The low interest rate environment and soaring equity market have nudged savvy and rich investors towards fixed-income investments that offer higher yields. Others are also looking at market-linked debentures for better tax-efficient returns. Though returns appear attractive, experts say that these instruments come with higher risks.
Nitin Rao, CEO, InCred Wealth says, “AAA-rated high-quality bond yields are low and in some cases the real rates (return less inflation) are negative. Investors looking for positive real rates are now going down the risk spectrum, looking for high interest paying AA and lower rated bonds in fundamentally sound companies.”
Going down the rating curve
There are three types of low-rated (AA and below rating) bonds being offered to investors looking for better yields.
Traditional bonds pay a fixed coupon in the range of 9-10.5 percent for tenures ranging from two to three years. These are mostly rated AA and A. These bonds pay regular interest. But there is one drawback from the point of view of high networth individuals. The interest is clubbed with their income and taxed at their slab rate.
That makes investors consider market-linked debentures (MLDs). There are two variants of these MLDs. The first variant offers payoffs in line with the movement in underlying security. The payoff could be linked to a benchmark, say the Nifty 50 index. So, a certain MLD may offer 110 percent of the move in Nifty over the next three years. If the Nifty delivers 50 percent absolute returns over next three years, then the investor will receive 55 percent returns. In case the Nifty gives negative returns, the issuer returns the principal to the investor. These are termed as principal protected MLDs. If the investor is willing to forego principal protection, then he can get higher participation in the benchmark’s return.
“Investors who wish to participate in the stock market rally, but want to protect their capital are going for principal-protected MLDs offering payoffs linked with the movement in benchmark indices such as the Nifty,” says Feroze Azeez, Deputy CEO, Anand Rathi Wealth Management.
The second variant of the MLD, however, is designed with the sole objective of taking advantage of the tax-efficiency (or the loophole in tax rules) these bonds offer. Some issuers bring in a seemingly-impossible condition attached with the payoff. It could be an 80 percent fall in Nifty over the tenure of the bond – say two years. So, the issuer pays interest at, say, 10 percent if the Nifty does not fall 80 percent or more in next two years. If it falls 80 percent or more, then there is no interest to be paid. Only the principal is paid back to the investor. In these cases the investors are fairly aware that they are going to pocket the coupon.
The payoff from most of the MLDs are decided on the date of maturity. Just before the maturity, these MLDs are sold by ascertaining the fair price in the secondary market. The issuer or the arranger of the issue makes necessary provisions for the same. Since they are sold in the secondary market, the money received by the investor is treated as capital gains. For a listed bond held for more than one year, profits are treated as long term capital gains and taxed at 10 percent without indexation.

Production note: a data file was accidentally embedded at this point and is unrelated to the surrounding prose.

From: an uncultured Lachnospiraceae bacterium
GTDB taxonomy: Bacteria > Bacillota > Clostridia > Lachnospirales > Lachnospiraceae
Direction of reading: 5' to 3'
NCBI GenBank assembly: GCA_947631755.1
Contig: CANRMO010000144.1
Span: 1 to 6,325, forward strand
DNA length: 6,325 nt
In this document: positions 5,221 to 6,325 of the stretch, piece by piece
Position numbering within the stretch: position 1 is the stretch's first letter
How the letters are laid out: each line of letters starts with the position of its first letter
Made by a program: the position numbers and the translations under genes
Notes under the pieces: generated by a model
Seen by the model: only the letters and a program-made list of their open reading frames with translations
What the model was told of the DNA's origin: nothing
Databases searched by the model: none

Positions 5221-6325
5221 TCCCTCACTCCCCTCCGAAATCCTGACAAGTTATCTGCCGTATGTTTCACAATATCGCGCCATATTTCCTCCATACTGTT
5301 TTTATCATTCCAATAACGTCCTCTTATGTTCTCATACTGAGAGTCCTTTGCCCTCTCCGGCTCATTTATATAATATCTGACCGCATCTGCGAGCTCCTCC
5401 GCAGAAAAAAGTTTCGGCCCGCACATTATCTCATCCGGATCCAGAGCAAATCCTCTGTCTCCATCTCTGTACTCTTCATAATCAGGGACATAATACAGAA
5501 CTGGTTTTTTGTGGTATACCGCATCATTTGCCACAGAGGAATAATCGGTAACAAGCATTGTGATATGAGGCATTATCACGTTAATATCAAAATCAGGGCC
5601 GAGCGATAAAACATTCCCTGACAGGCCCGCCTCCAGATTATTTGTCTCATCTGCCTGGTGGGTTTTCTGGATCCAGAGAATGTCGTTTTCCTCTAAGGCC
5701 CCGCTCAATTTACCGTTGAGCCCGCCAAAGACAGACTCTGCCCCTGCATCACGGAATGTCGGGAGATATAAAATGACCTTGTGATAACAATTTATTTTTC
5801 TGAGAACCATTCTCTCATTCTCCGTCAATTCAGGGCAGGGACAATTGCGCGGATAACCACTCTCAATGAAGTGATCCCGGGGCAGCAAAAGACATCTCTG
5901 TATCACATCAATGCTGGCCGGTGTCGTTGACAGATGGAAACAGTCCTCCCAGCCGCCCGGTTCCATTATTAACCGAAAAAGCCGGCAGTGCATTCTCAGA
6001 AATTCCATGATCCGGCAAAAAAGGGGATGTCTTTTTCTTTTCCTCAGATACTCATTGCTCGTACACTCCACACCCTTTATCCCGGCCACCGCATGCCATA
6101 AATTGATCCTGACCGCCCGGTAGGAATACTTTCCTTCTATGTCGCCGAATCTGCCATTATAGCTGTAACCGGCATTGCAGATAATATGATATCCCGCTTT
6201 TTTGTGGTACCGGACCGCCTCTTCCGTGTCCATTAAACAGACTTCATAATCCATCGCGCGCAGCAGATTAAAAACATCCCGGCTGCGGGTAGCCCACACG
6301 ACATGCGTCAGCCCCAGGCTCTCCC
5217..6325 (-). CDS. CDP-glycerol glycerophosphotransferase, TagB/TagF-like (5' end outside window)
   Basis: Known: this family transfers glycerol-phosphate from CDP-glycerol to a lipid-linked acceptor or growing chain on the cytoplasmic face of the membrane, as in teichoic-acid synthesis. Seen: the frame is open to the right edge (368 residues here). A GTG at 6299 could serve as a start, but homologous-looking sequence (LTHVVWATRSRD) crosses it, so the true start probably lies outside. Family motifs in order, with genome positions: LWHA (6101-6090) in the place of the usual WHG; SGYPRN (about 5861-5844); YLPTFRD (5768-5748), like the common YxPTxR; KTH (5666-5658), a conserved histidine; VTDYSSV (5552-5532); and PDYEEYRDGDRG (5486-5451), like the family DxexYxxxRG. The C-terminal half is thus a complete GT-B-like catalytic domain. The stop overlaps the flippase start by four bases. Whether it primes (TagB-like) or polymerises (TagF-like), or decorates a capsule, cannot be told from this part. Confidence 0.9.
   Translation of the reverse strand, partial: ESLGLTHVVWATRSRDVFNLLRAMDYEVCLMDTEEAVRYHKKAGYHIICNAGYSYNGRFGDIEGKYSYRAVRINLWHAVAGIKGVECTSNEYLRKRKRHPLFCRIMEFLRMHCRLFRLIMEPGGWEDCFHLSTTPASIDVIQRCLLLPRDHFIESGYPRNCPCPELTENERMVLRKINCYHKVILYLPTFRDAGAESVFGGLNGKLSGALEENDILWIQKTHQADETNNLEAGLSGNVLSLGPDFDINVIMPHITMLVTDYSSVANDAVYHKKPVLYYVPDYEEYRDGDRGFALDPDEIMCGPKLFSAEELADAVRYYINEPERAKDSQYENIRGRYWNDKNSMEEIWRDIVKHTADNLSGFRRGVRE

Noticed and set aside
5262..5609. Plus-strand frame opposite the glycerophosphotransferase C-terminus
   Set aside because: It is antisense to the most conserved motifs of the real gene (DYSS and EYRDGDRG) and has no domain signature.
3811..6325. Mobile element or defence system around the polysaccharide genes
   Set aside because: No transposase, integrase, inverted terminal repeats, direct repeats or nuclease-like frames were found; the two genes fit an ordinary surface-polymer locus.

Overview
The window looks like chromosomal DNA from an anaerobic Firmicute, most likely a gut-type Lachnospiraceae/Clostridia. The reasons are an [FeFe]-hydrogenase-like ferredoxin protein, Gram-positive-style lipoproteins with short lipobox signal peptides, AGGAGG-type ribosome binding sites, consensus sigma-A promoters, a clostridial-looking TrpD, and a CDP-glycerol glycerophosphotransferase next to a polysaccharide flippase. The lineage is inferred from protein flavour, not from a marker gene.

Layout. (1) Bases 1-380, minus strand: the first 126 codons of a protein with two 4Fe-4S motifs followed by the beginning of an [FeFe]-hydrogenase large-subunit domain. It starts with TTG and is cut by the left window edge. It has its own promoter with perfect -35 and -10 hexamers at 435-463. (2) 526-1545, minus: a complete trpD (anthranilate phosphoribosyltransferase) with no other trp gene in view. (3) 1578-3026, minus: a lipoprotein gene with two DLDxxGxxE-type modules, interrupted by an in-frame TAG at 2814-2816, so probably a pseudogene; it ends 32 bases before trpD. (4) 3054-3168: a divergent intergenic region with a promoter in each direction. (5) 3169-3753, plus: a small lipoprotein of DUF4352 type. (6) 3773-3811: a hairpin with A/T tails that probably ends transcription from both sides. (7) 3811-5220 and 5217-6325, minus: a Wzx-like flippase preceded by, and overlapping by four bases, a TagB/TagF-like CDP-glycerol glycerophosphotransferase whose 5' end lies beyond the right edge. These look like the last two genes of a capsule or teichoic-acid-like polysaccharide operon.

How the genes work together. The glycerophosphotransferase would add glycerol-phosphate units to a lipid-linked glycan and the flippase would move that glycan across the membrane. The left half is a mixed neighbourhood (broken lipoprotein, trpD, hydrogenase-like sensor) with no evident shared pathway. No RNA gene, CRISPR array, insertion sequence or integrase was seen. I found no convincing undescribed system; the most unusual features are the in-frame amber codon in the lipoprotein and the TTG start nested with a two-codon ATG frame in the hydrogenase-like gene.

This works the best for the high networth individuals who would otherwise be taxed at much higher rates.
The size of the trade
Most of these bonds are issued to large institutions and brokers. These brokers then sell it in the secondary market to the investors. The minimum ticket size is Rs 10 lakh in most cases. And the wealth management firm or the broker facilitating the deal may stipulate the minimum deal size between Rs 30 and 50 lakh. Since these are secondary market deals, it is difficult to estimate the correct size of the market. However, various estimates say that almost Rs 800-1000 crore worth of deals are done per month. If inflation remains sticky and the interest rates do not catch up, then the demand for such investments is expected to increase.
Not a risk-free investment
These investments come with high credit risk. The money so raised is utilized by the issuer for lending to businesses. And many times, they cater to that segment of the economy which is not funded by banks, thus involving high credit risk. The ratings are vocal about it – as they range between AA and BBB.
“Investors should not blindly pick up bonds offering high yields. They have to analyse the risks involved and take an informed decision,” says Rupesh Nagda, Founder and Managing Director, Family First Capital. Most of these bonds and MLDs mature in a maximum of four years. It is better to avoid long-term bonds involving high credit risk at a time when interest rates may rise. “We do not recommend low-rated bonds maturing beyond three years,” Nagda adds.
To offer the payoff linked to a volatile stock market index, the issuer has to create an option structure that pays off at the time of maturity. The issuer should carry out this option purchase transaction on the stock exchange to nullify counterparty risk. If the issuer enters into a private forward agreement, then there is a counterparty risk.
“Though low-rated bonds offer good returns, they suffer from low liquidity in the secondary market. It was observed in the past that in case there is a crisis, it is almost impossible to sell them in the secondary market,” says Vaibhav Porwal, Co-Founder, dezerv. He says investors must buy with the view of holding them till maturity, if they understand risks.
Though these bonds and MLDs look attractive, they cannot be your core fixed income holding. Retail investors should avoid these, given the ticket size and enhanced risks.
High networth individuals, whose core portfolios are well-diversified may consider them if they have a high risk appetite.